Legend has it that when the artist Benjamin West told King George III that George Washington, the first US president, had decided to resign, the king replied: “If he does that, he will be the greatest man in the world.”
Some urged Joe Biden, the 46th president, to follow suit and, at the age of 80, hand power to a new generation. Who were they kidding? The worst-kept secret in Washington is out: Biden is running for re-election next year.
There was an air of inevitability around the announcement. Biden coveted the job for decades, mounting failed campaigns in 1988 and 2008 then succeeding in 2020, motivated by a need to rescue “the soul of America” from Donald Trump. He relishes the most powerful office in the world. He is having too much fun.
But is his announcement good for Democrats and America?
On the pessimistic side, Biden is already the oldest president in US history and would be 86 at the end of a second term. Whereas the coronavirus lockdown allowed Biden to campaign with limited public appearances, this time he will face a gruelling schedule.
Expect rightwing media to make much of what would happen if Biden were incapacitated or died: President Kamala Harris. Republicans who have struggled to turn Biden into a bogeyman as they did Hillary Clinton might feel they have a better chance with his deputy.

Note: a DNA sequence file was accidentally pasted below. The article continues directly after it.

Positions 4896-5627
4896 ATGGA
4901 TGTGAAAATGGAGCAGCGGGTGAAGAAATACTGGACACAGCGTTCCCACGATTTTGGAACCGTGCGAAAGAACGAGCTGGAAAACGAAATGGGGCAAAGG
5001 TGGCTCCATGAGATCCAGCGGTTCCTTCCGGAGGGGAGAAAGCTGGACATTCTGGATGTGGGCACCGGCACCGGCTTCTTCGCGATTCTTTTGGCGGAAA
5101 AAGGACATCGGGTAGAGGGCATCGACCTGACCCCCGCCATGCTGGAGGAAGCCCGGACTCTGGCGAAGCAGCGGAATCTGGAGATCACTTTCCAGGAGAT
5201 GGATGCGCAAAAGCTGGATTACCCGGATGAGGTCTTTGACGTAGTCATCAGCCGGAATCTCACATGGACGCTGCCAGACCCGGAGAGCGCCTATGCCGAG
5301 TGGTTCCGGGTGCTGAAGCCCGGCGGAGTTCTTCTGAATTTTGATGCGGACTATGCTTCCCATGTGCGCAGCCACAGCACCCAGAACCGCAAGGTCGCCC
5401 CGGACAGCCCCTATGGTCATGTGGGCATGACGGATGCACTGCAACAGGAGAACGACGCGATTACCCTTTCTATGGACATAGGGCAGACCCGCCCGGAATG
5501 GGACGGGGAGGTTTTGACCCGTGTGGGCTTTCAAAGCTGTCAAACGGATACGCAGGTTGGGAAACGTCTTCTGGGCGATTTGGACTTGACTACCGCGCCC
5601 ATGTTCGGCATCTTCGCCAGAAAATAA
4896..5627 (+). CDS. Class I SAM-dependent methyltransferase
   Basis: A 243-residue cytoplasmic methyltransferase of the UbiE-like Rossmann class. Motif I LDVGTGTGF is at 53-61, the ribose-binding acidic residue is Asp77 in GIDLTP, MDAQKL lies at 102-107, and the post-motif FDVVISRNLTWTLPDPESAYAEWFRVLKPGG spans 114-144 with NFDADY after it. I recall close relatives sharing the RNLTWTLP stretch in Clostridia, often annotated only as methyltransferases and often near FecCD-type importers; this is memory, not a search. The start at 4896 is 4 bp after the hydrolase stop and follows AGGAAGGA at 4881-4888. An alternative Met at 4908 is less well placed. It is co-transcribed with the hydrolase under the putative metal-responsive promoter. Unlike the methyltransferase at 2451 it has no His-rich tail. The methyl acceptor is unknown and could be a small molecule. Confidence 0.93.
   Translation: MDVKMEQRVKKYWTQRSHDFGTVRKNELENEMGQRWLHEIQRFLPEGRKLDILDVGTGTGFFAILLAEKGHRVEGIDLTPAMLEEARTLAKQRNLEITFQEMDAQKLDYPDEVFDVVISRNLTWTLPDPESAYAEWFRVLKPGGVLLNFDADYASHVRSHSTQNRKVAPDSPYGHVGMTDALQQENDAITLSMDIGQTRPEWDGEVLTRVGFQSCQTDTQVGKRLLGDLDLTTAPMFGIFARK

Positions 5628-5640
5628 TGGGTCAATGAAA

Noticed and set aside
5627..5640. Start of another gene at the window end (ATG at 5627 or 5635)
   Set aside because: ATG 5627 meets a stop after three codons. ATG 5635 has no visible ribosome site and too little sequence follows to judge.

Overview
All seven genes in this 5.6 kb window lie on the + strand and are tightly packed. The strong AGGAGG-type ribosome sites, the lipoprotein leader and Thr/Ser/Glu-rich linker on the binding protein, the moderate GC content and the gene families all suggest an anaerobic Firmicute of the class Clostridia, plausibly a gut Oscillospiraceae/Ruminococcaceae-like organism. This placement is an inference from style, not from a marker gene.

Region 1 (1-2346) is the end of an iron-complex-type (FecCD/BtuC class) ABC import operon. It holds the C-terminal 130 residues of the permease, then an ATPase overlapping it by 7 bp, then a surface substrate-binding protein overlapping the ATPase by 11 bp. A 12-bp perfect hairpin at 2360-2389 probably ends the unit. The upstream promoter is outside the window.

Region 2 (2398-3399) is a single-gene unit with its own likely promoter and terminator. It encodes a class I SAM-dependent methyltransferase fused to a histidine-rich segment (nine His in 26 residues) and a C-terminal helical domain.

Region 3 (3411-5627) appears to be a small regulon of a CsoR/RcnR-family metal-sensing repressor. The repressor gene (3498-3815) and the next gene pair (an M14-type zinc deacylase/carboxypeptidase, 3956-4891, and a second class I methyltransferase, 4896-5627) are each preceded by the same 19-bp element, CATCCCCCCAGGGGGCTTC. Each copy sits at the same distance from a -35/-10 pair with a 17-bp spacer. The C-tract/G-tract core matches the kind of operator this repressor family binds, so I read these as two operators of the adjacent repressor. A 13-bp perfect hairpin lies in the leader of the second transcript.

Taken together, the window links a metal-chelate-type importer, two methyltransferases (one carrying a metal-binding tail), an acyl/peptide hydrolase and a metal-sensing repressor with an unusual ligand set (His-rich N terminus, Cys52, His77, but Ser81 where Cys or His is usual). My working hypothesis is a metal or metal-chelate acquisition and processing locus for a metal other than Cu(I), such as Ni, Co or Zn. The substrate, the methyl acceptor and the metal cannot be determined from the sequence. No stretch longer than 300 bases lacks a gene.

Another problem: there is a dangerous gap between Democratic officials and public sentiment. The party has failed to offer a credible alternative: Harris is too unpopular, Pete Buttigieg too young, Bernie Sanders too old, Gavin Newsom too California and the declared challengers, vaccine conspiracy theorist Robert Kennedy Jr and self-help guru Marianne Williamson, too fringe.
“The dynamics that made Biden the nominee in the first place, his moderate branding and just-left-enough positioning, still protect him from a consolidated opposition on either flank,” the columnist Ross Douthat wrote in the New York Times. “And he’s benefited from the way that polarization and anti-Trumpism has delivered a more unified liberalism, suffused by a trust-the-establishment spirit that makes the idea of a primary challenge seem not just dangerous but disreputable.”